After a two week suspension, Whoopi Goldberg returned to “The View,” and she addressed the need to have difficult conversations.
“Welcome to The View, and yes, I am back,” the host opened the talk show. “I got to tell you, there’s something marvelous about being on a show like this. We are The View, and this is what we do. Sometimes we don’t do it as elegantly as we could, well you know it’s five minutes to get in important information about topics. And that’s what we try to do every day.”
While she made no direct mention of her controversial remarks, she did not shy away from acknowledging her suspension. The controversy started when The View hosts tackled the Holocaust after discussing the banning of Maus by a Tennessee school board. Goldberg came under fire for saying it was less an issue of race than it was about “man’s inhumanity to man.”
After she apologized for her statements, Goldberg was nonetheless benched for two weeks.
“I want to thank everybody who reached out while I was away,” she continued. “I listened to everything everybody had to say, and I was very grateful. And I hope it keeps all the important conversations happening because we’re going to keep having tough conversations. In part, because that’s what we’ve been hired to do. And it’s not always pretty, as I said, and it’s not always as other people would like to hear.”
Goldberg made several apologies for her insensitive comments, and she recommitted herself to doing better. Of her return to the show, she said: “It is an honor to sit at this table and be able to have these conversations because they’re important.”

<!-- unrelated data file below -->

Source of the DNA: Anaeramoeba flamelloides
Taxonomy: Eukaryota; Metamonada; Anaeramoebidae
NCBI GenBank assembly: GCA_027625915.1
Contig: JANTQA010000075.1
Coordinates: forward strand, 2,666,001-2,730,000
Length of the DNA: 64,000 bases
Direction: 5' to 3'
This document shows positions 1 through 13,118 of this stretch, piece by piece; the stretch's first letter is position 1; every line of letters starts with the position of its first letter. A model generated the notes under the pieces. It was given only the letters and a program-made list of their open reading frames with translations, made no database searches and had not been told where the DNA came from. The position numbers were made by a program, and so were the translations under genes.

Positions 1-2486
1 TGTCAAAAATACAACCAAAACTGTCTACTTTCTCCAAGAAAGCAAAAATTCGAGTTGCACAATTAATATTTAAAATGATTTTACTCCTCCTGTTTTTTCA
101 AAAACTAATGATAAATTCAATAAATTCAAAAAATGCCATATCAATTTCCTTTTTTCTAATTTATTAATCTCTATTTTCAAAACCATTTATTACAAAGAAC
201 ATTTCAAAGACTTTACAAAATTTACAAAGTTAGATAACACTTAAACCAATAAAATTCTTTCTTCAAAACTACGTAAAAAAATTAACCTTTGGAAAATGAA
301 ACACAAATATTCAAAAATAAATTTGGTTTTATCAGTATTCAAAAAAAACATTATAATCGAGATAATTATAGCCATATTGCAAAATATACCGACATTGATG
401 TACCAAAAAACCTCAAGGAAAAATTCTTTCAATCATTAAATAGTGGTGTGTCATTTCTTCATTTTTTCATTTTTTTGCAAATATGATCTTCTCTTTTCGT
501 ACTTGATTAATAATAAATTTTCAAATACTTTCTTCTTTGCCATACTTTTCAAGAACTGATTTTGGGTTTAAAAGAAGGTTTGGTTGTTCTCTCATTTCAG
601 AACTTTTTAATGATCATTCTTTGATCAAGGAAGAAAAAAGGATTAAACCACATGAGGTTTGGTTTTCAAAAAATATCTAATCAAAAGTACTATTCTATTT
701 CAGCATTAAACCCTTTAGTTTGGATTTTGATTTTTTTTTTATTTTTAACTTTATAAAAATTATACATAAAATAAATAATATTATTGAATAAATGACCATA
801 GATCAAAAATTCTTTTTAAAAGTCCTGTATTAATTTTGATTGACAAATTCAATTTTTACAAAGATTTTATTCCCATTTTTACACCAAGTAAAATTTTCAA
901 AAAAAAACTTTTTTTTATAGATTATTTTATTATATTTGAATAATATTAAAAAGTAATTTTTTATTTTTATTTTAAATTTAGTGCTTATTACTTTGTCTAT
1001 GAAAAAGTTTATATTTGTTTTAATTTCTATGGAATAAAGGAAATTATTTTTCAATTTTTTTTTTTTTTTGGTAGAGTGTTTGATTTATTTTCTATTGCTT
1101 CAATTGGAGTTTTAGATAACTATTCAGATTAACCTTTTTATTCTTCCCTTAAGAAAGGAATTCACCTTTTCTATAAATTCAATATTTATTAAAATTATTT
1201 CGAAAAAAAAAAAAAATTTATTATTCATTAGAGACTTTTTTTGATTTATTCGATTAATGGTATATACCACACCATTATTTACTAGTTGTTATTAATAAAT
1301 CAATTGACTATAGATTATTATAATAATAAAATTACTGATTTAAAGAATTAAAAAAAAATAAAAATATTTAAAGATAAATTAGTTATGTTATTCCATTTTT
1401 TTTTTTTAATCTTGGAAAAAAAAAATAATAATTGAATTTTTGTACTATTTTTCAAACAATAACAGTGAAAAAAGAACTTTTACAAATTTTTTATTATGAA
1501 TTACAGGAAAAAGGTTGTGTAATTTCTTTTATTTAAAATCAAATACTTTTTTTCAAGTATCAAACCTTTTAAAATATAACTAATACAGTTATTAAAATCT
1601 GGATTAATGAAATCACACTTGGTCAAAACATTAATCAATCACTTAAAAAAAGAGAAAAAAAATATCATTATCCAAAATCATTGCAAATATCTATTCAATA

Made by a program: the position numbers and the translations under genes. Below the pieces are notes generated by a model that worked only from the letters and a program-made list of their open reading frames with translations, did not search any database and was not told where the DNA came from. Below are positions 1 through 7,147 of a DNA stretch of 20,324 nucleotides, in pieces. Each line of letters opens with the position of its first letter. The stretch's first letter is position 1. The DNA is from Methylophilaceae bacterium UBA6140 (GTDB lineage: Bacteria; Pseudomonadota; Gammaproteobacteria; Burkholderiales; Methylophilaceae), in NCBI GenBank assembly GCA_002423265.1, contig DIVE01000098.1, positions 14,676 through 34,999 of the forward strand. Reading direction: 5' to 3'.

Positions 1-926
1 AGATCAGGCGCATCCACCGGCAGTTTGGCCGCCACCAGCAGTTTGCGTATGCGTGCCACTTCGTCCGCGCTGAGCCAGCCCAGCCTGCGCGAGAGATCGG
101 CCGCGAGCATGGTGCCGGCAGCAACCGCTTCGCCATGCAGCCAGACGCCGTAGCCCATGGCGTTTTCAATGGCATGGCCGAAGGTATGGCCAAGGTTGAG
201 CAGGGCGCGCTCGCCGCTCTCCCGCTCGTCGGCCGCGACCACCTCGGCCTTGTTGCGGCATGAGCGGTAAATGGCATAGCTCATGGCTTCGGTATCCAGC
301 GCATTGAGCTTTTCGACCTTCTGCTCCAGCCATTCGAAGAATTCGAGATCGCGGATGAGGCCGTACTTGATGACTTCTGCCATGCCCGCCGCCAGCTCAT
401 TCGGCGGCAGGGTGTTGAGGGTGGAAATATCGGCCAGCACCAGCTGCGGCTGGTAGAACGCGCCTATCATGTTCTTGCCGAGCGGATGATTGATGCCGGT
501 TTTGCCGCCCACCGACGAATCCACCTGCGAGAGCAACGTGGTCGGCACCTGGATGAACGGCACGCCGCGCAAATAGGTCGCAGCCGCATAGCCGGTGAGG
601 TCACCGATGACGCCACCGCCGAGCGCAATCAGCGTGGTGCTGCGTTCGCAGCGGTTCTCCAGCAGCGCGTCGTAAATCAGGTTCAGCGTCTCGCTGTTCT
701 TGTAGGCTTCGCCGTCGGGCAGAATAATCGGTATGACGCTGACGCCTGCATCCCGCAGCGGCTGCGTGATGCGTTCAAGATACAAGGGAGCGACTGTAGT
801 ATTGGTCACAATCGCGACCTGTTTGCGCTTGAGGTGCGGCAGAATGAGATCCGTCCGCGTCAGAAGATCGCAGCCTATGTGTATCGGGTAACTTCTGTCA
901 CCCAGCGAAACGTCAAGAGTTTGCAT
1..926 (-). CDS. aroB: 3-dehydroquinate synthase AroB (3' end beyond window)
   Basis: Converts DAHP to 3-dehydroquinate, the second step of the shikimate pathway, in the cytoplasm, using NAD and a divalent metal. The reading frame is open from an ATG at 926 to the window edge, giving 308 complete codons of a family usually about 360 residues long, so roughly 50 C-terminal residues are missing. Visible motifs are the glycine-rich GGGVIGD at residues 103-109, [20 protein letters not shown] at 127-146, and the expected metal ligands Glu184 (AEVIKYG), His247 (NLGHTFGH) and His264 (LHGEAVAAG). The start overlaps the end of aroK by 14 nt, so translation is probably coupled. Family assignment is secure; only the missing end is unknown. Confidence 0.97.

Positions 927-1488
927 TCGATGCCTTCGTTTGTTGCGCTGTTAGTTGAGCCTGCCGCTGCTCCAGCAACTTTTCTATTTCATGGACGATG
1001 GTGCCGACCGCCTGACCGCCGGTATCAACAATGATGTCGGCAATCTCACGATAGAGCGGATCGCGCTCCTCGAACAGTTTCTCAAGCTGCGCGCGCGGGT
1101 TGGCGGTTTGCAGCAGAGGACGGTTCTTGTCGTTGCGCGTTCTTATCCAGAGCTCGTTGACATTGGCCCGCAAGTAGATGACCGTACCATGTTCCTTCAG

The View Host Addresses Her Controversial Comments
Prior to her suspension, Goldberg apologized on The View for her comments.
“I said something that I feel a responsibility for not leaving unexamined because my words upset so many people, which was never my intention,” Goldberg said. “And I understand why now. For that I am deeply, deeply grateful because the information I got was really helpful. It helped me understand some different things.
“While discussing how a Tennessee school board unanimously voted to remove a graphic novel about the Holocaust, I said that the Holocaust wasn’t about race,” she continued. “And it was instead about man’s inhumanity to man. But it was indeed about race because Hitler and the Nazis considered Jews to be an inferior race.”
The show also brought on the head of the Anti-Defamation League, Johnathan Greenblatt, who felt that Goldberg deserved forgiveness.
“We sometimes have people in public places who can say clumsy things about race or faith or gender,” he said. “I don’t believe in cancel culture. I like the phrase that my friend Nick Cannon uses. We need ‘counsel culture.’ In the Jewish faith … we have a concept called ‘teshuva,’ and ‘teshuva’ means redemption. It means all of us have the power to admit when we do wrong and to commit to doing better. I heard Whoopi say that she’s committed to doing better. I accept that apology with the sincerity with which she delivered it.”